Albus stared at the sad sight in front of him for a few minutes longer before making his way up what used to be the garden path. The three knocks that followed seemed eerily loud, echoing around the hollow that the house sat in. He felt himself holding his breath as he waited for the door to be answered, a growing feeling of dread threatening to overcome him. Not even Fawkes dared to make a sound as he perched in his cage that was sat on top of Albus's suitcase. The two of them stood outside on the dreary June morning for what seemed like an age before footsteps sounded and the door swung open.

Aberforth stood stiffly, his clothes crumpled and his greasy hair sticking out at odd angles. Underneath his clear blue eyes were bags so dark, they looked frighteningly like somebody had painted them on with a purple pen.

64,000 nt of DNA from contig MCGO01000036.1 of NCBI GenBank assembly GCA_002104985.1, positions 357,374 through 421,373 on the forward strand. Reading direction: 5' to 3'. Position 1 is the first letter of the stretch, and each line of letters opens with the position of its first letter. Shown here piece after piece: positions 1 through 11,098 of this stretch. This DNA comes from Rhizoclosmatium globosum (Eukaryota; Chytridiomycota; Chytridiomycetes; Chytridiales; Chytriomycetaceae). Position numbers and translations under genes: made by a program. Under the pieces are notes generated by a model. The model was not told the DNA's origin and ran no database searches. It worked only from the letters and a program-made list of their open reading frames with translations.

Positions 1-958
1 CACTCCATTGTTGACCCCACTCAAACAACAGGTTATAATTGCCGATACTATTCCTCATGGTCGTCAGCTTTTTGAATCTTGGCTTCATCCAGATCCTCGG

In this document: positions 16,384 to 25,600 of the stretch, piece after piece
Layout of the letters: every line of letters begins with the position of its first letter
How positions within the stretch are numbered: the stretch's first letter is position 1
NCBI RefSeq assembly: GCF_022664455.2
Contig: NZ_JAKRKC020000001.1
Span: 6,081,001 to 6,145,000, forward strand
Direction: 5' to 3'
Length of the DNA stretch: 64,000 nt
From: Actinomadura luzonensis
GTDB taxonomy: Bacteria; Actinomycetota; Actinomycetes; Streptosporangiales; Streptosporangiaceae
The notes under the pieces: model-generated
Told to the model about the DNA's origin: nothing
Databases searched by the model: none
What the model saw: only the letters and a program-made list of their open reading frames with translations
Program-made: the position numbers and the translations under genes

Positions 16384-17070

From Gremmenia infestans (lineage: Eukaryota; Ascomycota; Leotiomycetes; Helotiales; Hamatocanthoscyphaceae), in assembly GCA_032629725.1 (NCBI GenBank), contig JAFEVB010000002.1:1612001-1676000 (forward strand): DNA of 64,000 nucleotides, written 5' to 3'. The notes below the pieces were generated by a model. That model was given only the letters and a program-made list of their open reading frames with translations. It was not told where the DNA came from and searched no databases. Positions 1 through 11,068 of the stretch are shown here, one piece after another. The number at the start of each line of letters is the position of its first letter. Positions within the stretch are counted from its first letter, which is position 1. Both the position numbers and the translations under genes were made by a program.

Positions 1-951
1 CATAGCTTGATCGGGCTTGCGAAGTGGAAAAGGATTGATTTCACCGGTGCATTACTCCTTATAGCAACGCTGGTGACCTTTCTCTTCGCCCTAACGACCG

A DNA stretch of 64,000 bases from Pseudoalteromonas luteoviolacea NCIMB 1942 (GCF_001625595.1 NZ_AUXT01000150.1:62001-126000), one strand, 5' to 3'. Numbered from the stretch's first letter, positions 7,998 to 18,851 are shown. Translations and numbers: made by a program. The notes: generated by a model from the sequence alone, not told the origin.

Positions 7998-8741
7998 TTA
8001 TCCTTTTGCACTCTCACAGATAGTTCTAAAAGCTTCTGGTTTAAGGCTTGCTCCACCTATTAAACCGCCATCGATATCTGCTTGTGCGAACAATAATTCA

There was a moment of awkward silence as Aberforth stared at Albus up and down, during which he was almost scared that he would slam the door in his face. Instead, he took him by surprise by leaping forward and pulling him into a tight embrace.

"Albus!" Aberforth's voice shook dangerously.

Minutes ticked by as the two of them clung to each other, shivering in the early summer dampness. Having known Aberforth for almost fifteen years, Albus could tell that he was just as reluctant to let go as he was. Letting go would mean facing the challenges that lay ahead and as much as he wished that he could deny it, he was scared.